My germaphobe alert beacon was in full distress mode. The shower had black mould infestation, there was hair on the bathroom floor, towels had suspect stains, dust infiltrated all living spaces, and the beds left an itchy sensation. There was no way I was even bothering with their complimentary communal gym, sauna and spa. We couldn’t get out of there fast enough.

Highlights were an overpriced tram ride, eating from a kebab food truck for lunch and McDonald’s for dinner, and a walk through a beautiful park. The kids saw many interesting sights like a giant skeleton head, a British tram cafe, and statues. Two exhausted and satisfied children, two wiped out parents and experiences for the memory bank. We’re in the home stretch now.

It’s important to give children valuable experiences to create memories, provide learning experiences and develop an understanding of the world around them.

We asked Henry, the train/tram enthusiast, what his favourite part of the trip was.

His answer? The motel.


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REMEMBER TO BREATHE

Breathe in. Breathe out. Relax. No big deal. They are children. You’ve presented to adults before, and they are a tougher crowd. This is easy peasy.

I stop fiddling with the computer, take a deep breath and turn to face my audience. The chatter stops, a quiet descends on the room and a hundred curious eyes stare back at me.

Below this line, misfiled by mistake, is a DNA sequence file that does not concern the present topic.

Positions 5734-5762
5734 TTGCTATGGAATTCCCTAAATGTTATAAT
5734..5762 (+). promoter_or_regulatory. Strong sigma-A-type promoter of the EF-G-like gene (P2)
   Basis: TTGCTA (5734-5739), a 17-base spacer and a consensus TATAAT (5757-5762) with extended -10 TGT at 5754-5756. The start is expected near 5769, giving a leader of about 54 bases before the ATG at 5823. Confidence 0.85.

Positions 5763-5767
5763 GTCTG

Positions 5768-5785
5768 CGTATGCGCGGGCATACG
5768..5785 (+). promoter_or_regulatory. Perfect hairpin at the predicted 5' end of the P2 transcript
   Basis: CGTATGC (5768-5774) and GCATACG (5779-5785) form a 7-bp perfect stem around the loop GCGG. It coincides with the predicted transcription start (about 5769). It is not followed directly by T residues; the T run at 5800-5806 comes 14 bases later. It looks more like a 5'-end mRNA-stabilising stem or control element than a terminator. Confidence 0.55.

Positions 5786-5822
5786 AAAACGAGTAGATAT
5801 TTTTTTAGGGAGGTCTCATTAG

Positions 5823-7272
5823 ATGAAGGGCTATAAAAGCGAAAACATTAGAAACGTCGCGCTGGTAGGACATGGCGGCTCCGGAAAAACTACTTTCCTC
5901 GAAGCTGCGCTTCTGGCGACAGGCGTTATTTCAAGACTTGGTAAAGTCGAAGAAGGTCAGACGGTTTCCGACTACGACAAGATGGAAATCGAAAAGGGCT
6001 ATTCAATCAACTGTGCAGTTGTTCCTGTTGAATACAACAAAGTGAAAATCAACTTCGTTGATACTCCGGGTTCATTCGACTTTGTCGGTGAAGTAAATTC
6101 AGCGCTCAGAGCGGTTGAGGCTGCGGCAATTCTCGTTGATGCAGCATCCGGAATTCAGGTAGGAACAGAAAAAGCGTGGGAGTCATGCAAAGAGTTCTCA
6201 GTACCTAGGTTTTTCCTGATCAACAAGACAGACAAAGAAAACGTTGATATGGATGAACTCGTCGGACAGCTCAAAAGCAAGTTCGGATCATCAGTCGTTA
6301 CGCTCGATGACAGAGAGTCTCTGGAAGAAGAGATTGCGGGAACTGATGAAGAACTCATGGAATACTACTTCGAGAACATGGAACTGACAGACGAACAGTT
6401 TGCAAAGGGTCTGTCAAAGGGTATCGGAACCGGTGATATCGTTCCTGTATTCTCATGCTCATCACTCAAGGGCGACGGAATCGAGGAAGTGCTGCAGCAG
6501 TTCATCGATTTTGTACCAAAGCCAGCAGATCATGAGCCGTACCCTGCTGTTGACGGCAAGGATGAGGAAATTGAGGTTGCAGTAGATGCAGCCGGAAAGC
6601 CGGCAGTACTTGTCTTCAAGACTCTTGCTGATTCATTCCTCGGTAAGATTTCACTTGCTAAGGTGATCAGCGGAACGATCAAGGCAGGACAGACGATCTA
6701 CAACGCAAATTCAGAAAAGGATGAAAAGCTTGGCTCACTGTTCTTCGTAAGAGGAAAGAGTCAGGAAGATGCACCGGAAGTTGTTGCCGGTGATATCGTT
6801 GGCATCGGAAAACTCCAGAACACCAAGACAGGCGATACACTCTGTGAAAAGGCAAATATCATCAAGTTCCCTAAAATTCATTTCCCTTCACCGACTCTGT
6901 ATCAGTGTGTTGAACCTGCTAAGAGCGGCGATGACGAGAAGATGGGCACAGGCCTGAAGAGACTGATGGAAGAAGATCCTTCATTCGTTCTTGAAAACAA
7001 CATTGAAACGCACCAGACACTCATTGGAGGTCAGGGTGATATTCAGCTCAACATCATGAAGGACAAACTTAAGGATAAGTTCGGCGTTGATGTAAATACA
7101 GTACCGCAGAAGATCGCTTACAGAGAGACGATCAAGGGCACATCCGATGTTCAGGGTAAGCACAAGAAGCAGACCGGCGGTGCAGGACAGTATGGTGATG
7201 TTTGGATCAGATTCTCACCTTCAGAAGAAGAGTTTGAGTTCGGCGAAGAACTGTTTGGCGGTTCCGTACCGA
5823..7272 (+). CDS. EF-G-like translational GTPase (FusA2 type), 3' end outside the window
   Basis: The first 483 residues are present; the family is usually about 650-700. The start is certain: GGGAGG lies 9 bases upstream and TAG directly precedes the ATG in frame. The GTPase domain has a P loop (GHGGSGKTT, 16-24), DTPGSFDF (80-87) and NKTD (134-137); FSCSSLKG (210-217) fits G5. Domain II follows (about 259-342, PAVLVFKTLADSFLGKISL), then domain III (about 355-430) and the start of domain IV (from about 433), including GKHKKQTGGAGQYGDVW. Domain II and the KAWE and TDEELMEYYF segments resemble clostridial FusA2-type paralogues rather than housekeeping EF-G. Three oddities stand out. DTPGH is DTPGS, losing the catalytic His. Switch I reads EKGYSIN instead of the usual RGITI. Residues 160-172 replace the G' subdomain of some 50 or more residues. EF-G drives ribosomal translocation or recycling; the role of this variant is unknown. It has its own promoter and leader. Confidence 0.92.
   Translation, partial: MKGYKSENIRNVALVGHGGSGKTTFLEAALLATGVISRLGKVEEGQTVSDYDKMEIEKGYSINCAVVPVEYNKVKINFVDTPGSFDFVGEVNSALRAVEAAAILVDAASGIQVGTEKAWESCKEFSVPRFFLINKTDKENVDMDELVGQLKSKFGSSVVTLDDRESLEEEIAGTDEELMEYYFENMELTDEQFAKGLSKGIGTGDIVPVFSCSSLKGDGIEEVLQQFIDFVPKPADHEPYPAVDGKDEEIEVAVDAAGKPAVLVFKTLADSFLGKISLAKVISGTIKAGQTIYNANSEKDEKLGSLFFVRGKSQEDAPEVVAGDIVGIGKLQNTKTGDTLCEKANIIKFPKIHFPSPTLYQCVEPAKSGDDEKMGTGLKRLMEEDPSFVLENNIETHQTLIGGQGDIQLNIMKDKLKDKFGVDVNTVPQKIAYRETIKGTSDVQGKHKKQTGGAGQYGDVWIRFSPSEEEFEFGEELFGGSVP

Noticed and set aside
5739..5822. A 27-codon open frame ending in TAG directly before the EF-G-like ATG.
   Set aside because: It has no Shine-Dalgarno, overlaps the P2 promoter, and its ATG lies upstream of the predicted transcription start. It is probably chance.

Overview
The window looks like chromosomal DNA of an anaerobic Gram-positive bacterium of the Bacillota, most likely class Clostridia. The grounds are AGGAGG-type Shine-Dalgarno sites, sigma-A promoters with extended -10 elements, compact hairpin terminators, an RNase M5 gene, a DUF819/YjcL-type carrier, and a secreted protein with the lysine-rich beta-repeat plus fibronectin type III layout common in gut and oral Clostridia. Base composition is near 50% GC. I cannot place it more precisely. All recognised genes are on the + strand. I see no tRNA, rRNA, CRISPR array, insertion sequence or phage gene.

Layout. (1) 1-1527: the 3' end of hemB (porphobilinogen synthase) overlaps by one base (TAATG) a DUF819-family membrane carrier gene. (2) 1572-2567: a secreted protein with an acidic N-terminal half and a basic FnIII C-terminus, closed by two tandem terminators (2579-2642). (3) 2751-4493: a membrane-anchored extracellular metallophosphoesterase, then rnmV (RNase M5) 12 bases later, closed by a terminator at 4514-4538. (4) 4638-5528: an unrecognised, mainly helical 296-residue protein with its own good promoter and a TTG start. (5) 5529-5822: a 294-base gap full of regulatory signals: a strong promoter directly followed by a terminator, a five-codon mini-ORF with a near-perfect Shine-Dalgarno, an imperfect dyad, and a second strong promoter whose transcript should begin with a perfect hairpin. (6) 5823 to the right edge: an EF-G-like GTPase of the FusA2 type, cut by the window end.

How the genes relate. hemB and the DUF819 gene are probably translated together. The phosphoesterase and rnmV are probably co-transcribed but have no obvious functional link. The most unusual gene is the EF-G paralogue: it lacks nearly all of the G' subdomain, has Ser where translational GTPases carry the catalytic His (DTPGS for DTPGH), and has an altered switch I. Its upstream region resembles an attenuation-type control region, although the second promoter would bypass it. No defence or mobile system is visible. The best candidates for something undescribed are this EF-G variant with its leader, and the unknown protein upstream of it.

Shit in a box. Why are there so many of them? And staring so intently? Oh man, it’s ‘Children of the Corn’ creepy.

My face heats with embarrassment. Sweat beads form on my brow. My heart thumps like a jack hammer against my ribs. My armpits feel damp. Giant waves of nausea rolls through me. I could puke. The power pose and the upbeat song did little to quell my nervousness.

I stand next to the teacher as she introduces me to the grade one year level but I quickly make use of the nearby stool upon realising that my legs don’t want to play ball. I babble about needing to drink water for my non-existent dry cough. I rub my sweaty palms along my thighs. I take another fortifying breath and try to calm my frayed nerves. I’m a jumbled mess inside. I feel exposed and naked, like my self-worth rests on this one presentation. It’s no wonder public speaking is feared more than death.

“Hi everyone, I’m really excited to be here,” I say, mustering all the enthusiasm that an anxiety ridden person with a humongous fear of public speaking can. I hear the tremble in my voice. I wonder if anyone else notices.